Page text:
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July 26th, 2017 Artificial sweeteners may be linked to risk of weight gain and a greater risk of obesity, high blood pressure, diabetes, and heart disease, found a Canadian systematic review. Intake of artificial sweeteners is not consistently linked to a...

Weekly Roundup


Negative media coverage stopping people taking statins

Negative media coverage of the side effects associated with taking statins, and patients' own experiences of taking the drugs, are among the reasons cited by stroke survivors and their carers for stopping taking potentially life-saving drugs,... July 26th, 2017

Heart failure is associated with loss of important gut bacteria

In the gut of patients with heart failure, important groups of bacteria are found less frequently and the gut flora is not as diverse as in healthy individuals. Data obtained by scientists of the German Centre for Cardiovascular Research (DZHK)... July 26th, 2017

Working long hours increases atrial fibrillation risk

People who work long hours have an increased risk of developing an irregular heart rhythm known as atrial fibrillation, according to a study of nearly 85,500 men and women. The study showed that, compared to people who worked a normal week of... July 26th, 2017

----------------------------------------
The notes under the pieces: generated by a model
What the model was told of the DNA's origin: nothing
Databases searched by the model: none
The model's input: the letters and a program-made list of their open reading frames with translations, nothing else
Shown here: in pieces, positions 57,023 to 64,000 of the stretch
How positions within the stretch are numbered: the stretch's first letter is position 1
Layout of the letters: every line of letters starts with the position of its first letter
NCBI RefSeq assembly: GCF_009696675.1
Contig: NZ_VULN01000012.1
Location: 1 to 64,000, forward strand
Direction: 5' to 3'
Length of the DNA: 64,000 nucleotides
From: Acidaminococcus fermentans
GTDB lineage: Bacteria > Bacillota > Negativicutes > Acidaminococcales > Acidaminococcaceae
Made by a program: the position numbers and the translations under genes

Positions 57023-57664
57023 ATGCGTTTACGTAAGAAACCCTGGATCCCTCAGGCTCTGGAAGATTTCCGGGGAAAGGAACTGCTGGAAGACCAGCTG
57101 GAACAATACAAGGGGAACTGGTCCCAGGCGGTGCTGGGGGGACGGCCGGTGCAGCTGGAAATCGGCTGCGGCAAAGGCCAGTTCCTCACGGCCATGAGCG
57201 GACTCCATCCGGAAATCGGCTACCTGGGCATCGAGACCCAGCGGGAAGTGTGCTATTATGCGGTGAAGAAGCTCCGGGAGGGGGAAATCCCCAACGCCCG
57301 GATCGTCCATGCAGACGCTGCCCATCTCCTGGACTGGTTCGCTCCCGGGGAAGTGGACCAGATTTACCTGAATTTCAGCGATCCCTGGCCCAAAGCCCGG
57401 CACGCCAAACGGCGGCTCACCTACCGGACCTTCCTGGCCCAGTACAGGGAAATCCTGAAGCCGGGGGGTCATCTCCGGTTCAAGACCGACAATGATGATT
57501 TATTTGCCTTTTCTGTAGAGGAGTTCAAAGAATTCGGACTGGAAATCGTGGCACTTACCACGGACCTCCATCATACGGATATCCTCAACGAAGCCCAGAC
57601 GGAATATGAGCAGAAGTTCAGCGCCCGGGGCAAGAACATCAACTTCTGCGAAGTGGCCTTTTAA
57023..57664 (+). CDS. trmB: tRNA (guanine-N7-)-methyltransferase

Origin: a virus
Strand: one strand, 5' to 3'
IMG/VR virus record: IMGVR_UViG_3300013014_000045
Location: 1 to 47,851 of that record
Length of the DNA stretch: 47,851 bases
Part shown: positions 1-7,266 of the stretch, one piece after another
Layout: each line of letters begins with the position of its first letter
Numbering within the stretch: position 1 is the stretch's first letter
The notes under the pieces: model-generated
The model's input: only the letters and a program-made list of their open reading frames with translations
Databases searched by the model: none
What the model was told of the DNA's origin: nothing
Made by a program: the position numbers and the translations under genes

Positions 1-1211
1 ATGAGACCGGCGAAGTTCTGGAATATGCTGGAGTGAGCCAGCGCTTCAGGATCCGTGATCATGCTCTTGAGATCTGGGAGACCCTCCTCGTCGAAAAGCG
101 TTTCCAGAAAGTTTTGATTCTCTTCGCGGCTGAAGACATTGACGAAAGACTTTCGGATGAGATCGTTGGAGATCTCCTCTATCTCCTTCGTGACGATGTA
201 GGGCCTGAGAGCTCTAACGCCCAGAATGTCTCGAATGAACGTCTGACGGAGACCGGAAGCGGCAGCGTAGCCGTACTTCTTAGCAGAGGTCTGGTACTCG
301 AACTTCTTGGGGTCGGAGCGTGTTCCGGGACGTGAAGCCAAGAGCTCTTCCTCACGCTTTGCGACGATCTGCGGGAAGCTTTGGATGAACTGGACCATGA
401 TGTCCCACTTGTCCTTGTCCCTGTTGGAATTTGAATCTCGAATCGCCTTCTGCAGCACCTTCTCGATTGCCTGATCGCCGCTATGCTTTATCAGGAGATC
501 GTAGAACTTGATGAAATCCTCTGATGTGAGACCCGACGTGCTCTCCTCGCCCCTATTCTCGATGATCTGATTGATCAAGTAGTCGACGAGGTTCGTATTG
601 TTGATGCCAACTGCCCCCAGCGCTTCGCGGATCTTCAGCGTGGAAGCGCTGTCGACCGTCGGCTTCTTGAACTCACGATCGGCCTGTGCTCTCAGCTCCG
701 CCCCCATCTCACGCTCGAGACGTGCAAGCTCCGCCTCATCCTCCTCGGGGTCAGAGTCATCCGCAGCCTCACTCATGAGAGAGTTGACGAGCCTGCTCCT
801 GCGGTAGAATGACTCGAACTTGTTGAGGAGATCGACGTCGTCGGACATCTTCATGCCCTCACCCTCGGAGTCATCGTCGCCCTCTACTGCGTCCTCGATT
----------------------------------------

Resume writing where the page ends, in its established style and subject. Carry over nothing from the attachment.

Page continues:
Timing and frequency of meals play a role in weight loss or gain

The timing and frequency of meals play a role in predicting weight loss or gain, found a study drawing on more than 50,000 participants in the Adventist Health Study-2. A study by researchers from Loma Linda University School of Public Health... July 26th, 2017


Everyday chemicals linked to chronic disease in men

Chemicals found in everyday plastics materials are linked to cardiovascular disease, type-2 diabetes and high blood pressure in men, according to Australian researchers. Researchers from the University of Adelaide and the South Australian Health... July 26th, 2017


Low-cost drugs package saves lives of people starting Tx late

Treating people who start HIV treatment late with a package of low-cost drugs to prevent serious infections saves three lives for every 100 people treated, according to the findings of a trial led by the Medical Research Council (MRC) Clinical... July 26th, 2017


SA child has suppressed HIV without ARVs for eight years

A nine-year-old South African child who was diagnosed with HIV infection at one month of age and received anti-HIV treatment during infancy has suppressed the virus without anti-HIV drugs for eight and a half years, scientists reported today at the... July 26th, 2017

Swaziland halves rate of new infections in five years

Swaziland, which bears the world’s heaviest HIV burden, has halved the rate of new infections in five years by boosting access to virus-suppressing drugs, researchers are quoted in a report in The Citizen as saying. The country where about one... July 26th, 2017

HIV prevention methods found to be safe for teens

A monthly vaginal ring and a daily oral tablet, both containing anti-HIV drugs, were safe and acceptable in studies of adolescents, two teams of investigators reported today at the 9th IAS Conference on HIV Science in Paris. The experimental ring... July 26th, 2017